Aventuras Américas | Part 71 | Milan #6: You Can Win Things With Kids

Youthful AC Milan made an impressive start to their Scudetto defence in 2058/59, only losing twice and drawing none of their first 16 league games. But could Robinho Lazaró’s young starlets continue to impress under pressure from a much more experienced Juventus?

More pressure was put on the youngsters as one of the older and highest-paid players Jon Azparren was sold to Chelsea for £15 million. They also sold 23-year-old centre-back Mislav Grubisic, who was constantly moaning despite being a regular starter, to Leipzig for £5.5 million.

Lazaró decided not to sign any players to replace them and instead promoted several exciting youngsters. The club’s average age is 20.2 and the 26-man first-team squad now has 12 teenagers. While the centre-back choices are Vítor Veríssimo (22), Simone Canciani and Oscar Rendón (19) and Marcin Tarnogrodzki and Mateusz Pikaus (17). Canciani has 13 first-team appearances and the latter three have never played a game for the club coming into the new year! But crucially, they all have 5-star potential.

The transfer business also saw Milan slip to fifth in the league’s annual wage expenditure, with their £1.9 million surpassed by Napoli and almost minuscule compared to Inter’s outrageous £4.7 million.

2059 begins with silverware

Mid-way through January, Milan took on Lazio in the Coca-Cola Supercup. And, despite only having 15 first-team players available, they breezed to a 2-0 win thanks to a brace from star striker Anders Lassen and Rendón getting an assist and a 7.5 rating on debut. That took Lazaró to 19 career cup successes.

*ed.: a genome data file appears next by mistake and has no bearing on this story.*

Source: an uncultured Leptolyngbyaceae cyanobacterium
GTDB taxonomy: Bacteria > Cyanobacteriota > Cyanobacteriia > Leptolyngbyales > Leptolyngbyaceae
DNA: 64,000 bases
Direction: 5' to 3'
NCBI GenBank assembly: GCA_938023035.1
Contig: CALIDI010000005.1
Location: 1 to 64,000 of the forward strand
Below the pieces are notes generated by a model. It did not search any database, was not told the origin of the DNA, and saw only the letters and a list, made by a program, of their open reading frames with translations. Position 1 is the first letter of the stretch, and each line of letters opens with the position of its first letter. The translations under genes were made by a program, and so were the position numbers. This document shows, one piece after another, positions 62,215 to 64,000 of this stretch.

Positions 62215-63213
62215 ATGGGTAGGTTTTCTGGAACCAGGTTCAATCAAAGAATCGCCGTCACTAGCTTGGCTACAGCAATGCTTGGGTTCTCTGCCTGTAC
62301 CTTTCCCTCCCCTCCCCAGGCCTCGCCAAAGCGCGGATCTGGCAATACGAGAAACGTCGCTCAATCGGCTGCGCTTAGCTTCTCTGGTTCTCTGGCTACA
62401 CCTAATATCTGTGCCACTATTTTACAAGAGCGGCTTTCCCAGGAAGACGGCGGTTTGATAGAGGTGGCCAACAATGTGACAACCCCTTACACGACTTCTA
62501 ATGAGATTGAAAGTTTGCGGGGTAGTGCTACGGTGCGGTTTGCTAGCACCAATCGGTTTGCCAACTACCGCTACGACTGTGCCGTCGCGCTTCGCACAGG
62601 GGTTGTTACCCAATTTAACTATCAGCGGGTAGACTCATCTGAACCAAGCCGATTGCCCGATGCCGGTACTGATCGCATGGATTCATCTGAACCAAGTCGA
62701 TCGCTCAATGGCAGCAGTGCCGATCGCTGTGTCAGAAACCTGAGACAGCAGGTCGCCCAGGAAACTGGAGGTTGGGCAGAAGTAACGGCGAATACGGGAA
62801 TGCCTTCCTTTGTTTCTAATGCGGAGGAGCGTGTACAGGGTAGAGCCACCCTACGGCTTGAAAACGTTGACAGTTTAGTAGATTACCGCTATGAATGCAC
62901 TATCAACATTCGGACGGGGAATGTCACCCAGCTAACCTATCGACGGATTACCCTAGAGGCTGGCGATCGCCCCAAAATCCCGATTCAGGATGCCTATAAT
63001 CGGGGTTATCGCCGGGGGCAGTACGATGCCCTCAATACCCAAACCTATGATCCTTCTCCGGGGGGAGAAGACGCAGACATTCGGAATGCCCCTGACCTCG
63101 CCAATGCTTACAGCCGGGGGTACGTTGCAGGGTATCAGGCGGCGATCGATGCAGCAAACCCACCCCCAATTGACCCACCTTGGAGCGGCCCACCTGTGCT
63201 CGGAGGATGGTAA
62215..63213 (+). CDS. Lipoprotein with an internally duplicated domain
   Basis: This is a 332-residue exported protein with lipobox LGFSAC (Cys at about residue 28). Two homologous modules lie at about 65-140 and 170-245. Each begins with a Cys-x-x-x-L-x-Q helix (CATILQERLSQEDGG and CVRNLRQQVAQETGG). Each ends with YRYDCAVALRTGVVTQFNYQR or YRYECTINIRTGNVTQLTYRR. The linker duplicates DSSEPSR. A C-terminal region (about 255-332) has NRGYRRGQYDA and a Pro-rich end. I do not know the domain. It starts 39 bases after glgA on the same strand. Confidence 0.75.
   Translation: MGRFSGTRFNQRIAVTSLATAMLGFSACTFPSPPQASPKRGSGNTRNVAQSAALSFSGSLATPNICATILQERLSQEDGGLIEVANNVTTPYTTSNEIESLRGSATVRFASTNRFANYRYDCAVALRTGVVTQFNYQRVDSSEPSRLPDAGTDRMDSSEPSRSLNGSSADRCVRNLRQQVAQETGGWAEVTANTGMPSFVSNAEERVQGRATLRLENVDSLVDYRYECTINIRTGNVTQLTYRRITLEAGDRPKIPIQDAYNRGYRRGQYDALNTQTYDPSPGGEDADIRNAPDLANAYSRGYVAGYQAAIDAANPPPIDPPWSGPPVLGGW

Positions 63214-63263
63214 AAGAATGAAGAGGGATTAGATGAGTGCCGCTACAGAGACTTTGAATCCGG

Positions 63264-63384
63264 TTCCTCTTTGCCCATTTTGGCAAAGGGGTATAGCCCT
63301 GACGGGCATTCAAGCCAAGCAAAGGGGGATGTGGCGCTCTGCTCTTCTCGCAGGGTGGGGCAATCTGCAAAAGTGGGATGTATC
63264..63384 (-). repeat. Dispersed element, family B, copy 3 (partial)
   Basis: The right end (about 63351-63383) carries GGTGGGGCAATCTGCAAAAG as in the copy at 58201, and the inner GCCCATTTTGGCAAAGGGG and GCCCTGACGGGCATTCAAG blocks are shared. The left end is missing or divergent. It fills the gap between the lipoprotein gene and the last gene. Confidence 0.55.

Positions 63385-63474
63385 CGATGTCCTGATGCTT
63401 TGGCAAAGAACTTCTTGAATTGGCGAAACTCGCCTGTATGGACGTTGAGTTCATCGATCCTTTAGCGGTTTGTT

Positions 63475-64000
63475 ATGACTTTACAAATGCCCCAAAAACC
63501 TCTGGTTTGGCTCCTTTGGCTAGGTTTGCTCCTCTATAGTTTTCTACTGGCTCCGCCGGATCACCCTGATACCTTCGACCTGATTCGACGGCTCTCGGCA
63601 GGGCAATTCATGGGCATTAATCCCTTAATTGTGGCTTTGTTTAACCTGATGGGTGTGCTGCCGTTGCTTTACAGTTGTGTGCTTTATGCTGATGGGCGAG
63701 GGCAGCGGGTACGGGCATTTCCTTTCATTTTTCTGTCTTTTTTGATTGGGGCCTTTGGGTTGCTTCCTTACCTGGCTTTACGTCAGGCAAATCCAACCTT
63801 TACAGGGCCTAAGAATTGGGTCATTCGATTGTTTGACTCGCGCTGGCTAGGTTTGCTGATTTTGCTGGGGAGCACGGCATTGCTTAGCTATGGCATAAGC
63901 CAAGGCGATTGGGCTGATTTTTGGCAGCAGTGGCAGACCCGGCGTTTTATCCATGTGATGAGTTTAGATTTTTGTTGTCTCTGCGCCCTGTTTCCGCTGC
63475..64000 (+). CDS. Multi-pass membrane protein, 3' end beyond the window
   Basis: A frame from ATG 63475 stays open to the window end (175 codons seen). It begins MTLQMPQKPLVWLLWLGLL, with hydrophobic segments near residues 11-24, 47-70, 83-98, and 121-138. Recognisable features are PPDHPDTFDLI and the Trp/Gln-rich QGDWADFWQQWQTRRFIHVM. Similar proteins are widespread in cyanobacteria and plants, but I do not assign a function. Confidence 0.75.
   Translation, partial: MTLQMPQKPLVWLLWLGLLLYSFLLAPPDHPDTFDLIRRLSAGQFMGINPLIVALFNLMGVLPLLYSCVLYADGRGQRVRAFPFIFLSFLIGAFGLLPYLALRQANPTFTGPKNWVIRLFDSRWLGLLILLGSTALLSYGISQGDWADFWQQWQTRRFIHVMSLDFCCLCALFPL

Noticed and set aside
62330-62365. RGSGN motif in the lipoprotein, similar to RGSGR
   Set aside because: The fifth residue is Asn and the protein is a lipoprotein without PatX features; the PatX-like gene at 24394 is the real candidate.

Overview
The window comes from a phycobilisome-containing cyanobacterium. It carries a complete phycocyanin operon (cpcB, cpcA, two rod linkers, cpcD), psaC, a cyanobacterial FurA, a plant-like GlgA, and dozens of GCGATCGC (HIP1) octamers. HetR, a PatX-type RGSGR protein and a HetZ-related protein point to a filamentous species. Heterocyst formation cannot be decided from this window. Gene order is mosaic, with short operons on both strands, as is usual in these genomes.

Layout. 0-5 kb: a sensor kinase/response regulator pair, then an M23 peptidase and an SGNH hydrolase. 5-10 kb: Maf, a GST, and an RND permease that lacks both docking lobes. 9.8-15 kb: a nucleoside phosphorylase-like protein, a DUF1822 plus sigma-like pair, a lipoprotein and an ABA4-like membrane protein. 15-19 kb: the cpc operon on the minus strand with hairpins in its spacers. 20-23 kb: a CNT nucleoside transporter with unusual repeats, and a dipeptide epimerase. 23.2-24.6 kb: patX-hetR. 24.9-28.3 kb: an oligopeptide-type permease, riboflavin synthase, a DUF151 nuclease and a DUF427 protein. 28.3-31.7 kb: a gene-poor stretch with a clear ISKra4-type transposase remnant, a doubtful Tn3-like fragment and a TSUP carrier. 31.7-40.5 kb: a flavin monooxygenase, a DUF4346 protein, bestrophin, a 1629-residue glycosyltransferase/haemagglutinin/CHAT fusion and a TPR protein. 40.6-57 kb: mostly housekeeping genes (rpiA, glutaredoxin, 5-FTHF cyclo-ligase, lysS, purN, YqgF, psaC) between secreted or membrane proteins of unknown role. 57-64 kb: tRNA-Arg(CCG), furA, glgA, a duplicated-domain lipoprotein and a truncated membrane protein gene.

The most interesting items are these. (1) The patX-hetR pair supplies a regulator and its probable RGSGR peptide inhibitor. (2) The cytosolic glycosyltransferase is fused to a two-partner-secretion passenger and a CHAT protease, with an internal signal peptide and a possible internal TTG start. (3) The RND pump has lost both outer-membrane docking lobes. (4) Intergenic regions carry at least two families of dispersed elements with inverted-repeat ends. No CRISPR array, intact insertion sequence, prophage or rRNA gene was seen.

Rock-solid defence as Scudetto challenge resumes

Milan began 2059 at mid-table Crotone and most of the players looked like they’d still rather be on holiday. But Mr. Dependable Jan Mares popped up with a 90th-minute goal for a vital 1-0 win, which moved them seven points clear as Juve drew at home to Fiorentina. The same result followed at Cagliari, thanks to a strike by Mexican striker Jordan Montano.

Milan’s solid defence continued to impress as they shut out Bologna in a 3-0 win, with Mares, Iliya Kolev and Montano on the scoresheet, then a first draw of the campaign with a 0-0 at Lazio. Then a 3-0 win over bottom side Empoli, a 2-0 defeat of Sampdoria and a 1-0 win at Roma equalled Inter’s league record of 10 consecutive clean sheets. And the record went with a dire 0-0 at Torino. 11 Serie A clean sheets on the bounce. Incredible!

They finally conceded as they annihilated Napoli 5-1 led by a Lassen hat-trick and a Mares brace. That win moved them 17 points of their third-place opponents. But a mass of injuries suddenly hit, including losing Mares and Kolev for a few weeks, alongside regular starters being exhausted and having to be rested, and they finally fell to a defeat at Sassuolo.

But their impressive form continued, including a 4-1 win at struggling Venezia and a 3-0 win at Parma. Juventus had been keeping pace until they lost the Turin derby.

Tough Champions League draw

As a result of coming second in their group, Milan got a tough first knockout round draw against Man City. They had a few injuries but played pretty well and nicked a lead with Rendón’s first-ever goal after 73 minutes. But City got a late equaliser despite having a man sent off. But Milan upset all the odds as Lazaró’s more cautious approach and the excellent Lander Michielsen managed to negate City’s attack. They did manage to score their own goalkeeper though and Lassen sealed the tie with an injury-time strike. And Milan won 2-0 with just two shots on target!

Elsewhere in the first round, two of Lazaró’s former clubs faced off as Sporting took on Wolfsburg. Sporting won the first leg 2-0 with Christian Madsen scoring and Anderson Robles scored the only goal in Germany, which meant Sporting prevailed 2-1!